Stay awake like the wise bridesmaids who were prepared with oil in their lamps and something over. That does not mean that we must always be thinking anxiously about the hour of our death or about the end of the world, but it does mean that we must be aware of God in our lives. And it means that we must remember that we expect Jesus, one day, to return – maybe even tomorrow, or today. The end-times, if we are like the wise bridesmaids, if we are properly prepared, are nothing to fear, our readings tell us. Staying awake then, and being on the alert, seems to mean that we should have a desire for God, a desire that we express in prayer, as well as a desire to welcome Jesus when he returns for which we should also pray. As Saint Augustine taught, prayer is fundamentally a desire, for we cannot pray all the time. Prayer is a desire for God and this we express in spoken prayer from time to time and so remain aware of God in our lives. As Saint Augustine also said, prayer does not consist of many words: to use many words is one thing but a continuing desire is another, and that desire for God can be expressed in the actions of our daily life and shows that we are ready for Jesus when he comes.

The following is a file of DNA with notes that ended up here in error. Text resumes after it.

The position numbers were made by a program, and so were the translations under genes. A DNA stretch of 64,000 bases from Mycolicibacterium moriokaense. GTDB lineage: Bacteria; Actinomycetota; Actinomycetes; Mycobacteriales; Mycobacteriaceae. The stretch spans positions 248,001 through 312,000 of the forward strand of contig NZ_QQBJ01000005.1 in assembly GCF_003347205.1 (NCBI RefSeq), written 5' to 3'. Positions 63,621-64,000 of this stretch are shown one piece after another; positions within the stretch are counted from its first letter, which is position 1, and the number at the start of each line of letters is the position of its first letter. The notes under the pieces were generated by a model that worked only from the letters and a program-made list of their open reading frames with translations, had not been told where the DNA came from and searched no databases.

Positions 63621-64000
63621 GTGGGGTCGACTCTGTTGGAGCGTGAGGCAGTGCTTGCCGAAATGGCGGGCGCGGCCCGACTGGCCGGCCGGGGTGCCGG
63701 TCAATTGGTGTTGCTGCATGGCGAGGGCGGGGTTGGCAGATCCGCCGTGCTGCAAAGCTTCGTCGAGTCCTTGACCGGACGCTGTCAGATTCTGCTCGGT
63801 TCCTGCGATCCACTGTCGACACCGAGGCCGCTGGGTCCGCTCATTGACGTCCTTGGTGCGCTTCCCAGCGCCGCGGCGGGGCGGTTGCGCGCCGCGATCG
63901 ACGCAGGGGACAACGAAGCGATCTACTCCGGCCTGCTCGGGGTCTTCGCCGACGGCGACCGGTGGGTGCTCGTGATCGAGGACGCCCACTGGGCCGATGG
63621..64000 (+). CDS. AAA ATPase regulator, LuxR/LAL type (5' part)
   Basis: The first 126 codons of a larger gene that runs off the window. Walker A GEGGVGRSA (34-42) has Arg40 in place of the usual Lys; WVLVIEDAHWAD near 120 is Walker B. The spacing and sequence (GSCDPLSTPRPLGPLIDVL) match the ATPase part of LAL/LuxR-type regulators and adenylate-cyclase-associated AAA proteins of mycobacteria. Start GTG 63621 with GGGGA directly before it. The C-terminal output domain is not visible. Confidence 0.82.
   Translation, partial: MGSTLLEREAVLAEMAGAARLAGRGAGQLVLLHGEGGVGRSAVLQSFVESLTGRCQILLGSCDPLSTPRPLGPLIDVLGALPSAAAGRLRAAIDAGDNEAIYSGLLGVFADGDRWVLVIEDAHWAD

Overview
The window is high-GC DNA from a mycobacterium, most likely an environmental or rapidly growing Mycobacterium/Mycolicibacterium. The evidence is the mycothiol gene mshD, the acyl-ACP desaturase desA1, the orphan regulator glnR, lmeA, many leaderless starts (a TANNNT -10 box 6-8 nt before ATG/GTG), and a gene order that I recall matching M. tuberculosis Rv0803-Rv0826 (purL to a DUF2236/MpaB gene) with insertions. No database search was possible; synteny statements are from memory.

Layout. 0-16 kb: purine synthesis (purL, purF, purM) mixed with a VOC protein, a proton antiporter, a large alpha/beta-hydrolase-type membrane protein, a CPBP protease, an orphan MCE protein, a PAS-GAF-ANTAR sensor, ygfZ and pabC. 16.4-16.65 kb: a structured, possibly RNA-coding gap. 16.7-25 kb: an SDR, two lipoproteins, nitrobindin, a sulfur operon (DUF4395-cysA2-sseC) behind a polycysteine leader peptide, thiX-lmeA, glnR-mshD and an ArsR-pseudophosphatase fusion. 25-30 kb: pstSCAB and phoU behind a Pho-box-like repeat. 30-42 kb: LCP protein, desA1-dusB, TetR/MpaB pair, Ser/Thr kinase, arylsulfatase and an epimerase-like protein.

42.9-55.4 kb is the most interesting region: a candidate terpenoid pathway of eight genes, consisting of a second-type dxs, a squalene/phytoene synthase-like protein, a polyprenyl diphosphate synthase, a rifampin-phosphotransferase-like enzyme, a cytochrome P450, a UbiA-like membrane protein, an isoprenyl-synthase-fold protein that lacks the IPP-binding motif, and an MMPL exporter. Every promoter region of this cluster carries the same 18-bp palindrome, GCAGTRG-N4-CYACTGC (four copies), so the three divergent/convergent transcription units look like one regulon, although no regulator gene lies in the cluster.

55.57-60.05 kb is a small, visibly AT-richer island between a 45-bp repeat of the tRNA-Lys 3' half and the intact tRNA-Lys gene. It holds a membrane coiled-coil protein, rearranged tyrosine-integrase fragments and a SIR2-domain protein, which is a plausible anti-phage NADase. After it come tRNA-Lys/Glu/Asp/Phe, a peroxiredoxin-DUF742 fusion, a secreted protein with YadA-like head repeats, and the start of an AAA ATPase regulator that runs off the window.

The desire for God – does that mean that we reject the things of this world? Of course not – rather it means rather that we should see this world and all its business as transient. The world is destined to pass away, the world is imperfect and unfinished, and we are imperfect and unfinished. We are destined for something greater than this world can offer. We are destined for God, and in him we shall find complete fulfilment. As we seek always to move towards Jesus, to desire him, to know his presence in our lives, let us make another saying of Saint Augustine a prayer that will sustain our desire for Jesus until the end of our days or until Jesus returns – whichever comes first: “You have made us for yourself, O Lord, and our hearts are restless until they find rest in you.”
If we make that our prayer we shall always be aware of Jesus, we shall always be awake to him, always on the alert for his coming.